Second is the case of Dr. Vlasak. This knucklehead is an animal rights advocate that believes that violence in furtherance of the cause is completely justified. His desire for notoriety means there’s no venue in which he thinks silence is a good course of action and has even testified in front of Congress about how he thinks killing in the name of animal rights is a good idea. You would be hard pressed to think of someone who could do more damage to the movement than Vlasak, even if they were paid agents of a hostile government or industry. Yet, publicly, you don’t see any sort of public condemnation of Vlasak by the activists portrayed in Potter’s book. They don’t support violence but seem reluctant to condemn its use by others. Instead, they save their ire for ‘mainstream’ activist groups (like the Humane Society of the United States) for their public rejection of illegal methods or rolling over on anti-activist legislation.

And here, I’d make a few suggestions.

1) Take some advice from Ronald Reagan who had a line that went something like ‘If you agree with 80% of what I do, I’m going to consider you a friend and ally.’ There is a HUGE demographic out there that is potentially sympathetic to the eco/animal rights cause and there’s been some big successes when they’ve been enlisted. Just realize what it takes to get them on your side and how far you can push them. In short, go for the big tent. Regardless of what your goals are (saving a tract of land, preventing animal experimentation, etc.) these changes are going to butt up against not just economic interests but, in some cases, generations (if not millenia) of cultural and religious beliefs. You have to lay the groundwork and build allies to do so.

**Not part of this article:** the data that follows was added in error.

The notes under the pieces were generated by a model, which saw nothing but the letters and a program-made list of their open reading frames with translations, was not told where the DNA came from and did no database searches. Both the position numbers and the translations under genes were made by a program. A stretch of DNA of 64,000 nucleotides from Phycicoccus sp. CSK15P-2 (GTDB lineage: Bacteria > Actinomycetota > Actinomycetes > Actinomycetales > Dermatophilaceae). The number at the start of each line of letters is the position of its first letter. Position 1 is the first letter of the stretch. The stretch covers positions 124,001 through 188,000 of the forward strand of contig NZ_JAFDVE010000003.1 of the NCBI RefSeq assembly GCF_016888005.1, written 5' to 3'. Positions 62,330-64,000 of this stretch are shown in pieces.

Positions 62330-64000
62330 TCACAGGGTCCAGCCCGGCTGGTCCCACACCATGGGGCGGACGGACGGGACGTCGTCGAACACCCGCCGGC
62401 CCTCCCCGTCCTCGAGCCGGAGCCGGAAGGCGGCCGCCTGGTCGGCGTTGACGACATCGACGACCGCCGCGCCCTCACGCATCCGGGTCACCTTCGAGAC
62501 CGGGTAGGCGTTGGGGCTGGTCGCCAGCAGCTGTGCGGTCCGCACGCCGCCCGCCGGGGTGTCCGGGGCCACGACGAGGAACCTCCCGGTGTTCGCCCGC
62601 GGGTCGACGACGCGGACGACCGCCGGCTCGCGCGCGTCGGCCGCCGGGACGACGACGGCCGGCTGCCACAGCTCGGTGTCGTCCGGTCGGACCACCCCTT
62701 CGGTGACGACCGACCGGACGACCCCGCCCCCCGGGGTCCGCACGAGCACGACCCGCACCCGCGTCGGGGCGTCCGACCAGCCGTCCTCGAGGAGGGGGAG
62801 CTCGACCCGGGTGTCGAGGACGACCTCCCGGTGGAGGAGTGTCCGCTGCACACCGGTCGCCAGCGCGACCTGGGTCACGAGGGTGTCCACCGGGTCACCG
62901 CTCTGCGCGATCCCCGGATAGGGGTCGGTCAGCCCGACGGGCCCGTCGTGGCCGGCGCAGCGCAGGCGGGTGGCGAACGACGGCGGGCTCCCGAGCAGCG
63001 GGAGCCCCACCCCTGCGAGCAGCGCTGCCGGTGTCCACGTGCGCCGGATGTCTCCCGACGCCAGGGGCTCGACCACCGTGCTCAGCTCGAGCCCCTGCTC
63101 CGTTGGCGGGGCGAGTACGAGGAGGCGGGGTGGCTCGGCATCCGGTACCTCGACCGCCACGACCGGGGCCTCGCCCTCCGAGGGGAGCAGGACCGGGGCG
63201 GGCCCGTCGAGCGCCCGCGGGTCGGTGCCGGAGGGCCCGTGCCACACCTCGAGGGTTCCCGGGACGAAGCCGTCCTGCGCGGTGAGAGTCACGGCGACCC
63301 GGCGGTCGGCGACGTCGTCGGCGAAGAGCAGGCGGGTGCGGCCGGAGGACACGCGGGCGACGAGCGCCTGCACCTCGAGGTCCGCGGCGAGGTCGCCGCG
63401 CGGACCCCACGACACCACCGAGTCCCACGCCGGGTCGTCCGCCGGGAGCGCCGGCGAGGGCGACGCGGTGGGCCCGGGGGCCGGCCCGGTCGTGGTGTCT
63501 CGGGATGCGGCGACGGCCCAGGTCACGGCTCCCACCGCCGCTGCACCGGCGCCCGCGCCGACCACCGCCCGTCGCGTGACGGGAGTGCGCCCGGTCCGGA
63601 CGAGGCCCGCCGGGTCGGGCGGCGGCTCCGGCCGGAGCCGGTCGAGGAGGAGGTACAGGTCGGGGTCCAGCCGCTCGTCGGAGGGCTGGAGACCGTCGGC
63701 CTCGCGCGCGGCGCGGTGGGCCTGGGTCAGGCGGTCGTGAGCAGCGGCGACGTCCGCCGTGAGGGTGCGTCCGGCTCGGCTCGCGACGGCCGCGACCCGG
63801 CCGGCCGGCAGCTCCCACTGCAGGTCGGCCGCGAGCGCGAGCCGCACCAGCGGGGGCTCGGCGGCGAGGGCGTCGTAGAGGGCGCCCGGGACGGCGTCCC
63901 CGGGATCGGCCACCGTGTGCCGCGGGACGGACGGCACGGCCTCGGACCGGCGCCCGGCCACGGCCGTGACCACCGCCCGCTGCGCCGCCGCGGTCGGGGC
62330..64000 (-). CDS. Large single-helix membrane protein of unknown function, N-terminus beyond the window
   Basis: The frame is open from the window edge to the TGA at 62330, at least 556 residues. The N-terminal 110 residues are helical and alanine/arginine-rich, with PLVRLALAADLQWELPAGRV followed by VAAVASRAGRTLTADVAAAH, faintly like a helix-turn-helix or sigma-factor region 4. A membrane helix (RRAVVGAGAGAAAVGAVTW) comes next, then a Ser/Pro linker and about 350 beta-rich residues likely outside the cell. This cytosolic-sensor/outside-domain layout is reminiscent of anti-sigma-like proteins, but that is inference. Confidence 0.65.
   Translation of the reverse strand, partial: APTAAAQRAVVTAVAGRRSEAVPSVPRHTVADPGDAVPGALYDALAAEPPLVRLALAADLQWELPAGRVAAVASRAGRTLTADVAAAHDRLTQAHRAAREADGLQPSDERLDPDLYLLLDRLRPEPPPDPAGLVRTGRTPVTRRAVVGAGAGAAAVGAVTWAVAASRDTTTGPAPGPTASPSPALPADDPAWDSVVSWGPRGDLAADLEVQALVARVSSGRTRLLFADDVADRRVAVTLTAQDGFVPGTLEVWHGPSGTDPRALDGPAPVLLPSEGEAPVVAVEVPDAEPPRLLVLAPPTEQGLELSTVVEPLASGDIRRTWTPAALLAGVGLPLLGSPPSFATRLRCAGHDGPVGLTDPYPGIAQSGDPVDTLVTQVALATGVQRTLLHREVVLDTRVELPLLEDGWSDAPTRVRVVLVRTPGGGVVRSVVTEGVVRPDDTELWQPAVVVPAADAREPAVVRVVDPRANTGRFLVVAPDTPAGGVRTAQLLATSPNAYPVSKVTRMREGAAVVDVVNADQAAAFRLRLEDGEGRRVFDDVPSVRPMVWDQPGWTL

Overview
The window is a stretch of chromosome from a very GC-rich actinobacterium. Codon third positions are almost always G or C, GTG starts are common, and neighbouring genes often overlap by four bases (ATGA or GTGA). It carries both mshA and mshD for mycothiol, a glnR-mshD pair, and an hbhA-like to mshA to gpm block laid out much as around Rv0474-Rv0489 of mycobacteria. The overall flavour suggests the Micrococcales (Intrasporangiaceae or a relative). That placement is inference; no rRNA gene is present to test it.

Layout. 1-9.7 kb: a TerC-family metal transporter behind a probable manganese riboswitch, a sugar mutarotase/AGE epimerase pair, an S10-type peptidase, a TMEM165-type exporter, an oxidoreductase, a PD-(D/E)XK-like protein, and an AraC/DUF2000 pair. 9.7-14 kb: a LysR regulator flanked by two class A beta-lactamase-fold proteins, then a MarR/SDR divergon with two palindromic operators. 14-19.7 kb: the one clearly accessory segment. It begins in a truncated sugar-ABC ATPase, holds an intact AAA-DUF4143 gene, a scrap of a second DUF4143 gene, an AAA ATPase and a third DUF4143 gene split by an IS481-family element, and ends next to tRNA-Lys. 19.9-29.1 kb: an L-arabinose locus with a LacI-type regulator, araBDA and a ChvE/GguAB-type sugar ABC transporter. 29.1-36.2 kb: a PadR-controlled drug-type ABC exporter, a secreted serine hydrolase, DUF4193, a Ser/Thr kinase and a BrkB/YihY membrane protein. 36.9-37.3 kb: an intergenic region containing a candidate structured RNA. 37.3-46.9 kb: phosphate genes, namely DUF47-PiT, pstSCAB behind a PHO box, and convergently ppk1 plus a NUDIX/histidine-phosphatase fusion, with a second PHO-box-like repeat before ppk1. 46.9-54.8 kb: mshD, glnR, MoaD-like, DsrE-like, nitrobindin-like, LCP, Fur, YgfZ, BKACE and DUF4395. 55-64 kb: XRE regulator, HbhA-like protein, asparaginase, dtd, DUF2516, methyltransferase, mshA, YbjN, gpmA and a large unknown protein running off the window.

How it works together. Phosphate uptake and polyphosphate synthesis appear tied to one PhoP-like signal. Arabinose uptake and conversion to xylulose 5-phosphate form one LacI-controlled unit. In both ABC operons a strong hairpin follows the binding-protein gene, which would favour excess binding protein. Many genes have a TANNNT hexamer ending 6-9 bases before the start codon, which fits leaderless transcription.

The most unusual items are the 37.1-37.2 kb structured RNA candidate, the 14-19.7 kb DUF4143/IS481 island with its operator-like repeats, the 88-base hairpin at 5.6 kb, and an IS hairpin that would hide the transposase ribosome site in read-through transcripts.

2) There’s an old cliché about African-Americans that says they have to be twice as good to get recognized half as much. That applies just as much to the direct action crowd when it comes to violence. It’s no longer going to be enough to put up some throw away line somewhere in the small print of a web page that says ‘we don’t condone violence’.

Even though there hasn’t been a case of anyone being harmed by animal/eco rights activists it doesn’t matter. Perception is reality and the direct action crowd isn’t winning this battle.

That means clear, unambiguous statements and actions condemning violence and calls for violence. The Occupy movement got it right when those idiots started agitating for violent actions and got kicked to the curb. Eco/Animal rights activists need to follow the same course. Anyone advocating violence needs to not only be denounced in the clearest and loudest possible way but made unwelcome in the community. This is the only exception to suggestion #1 above.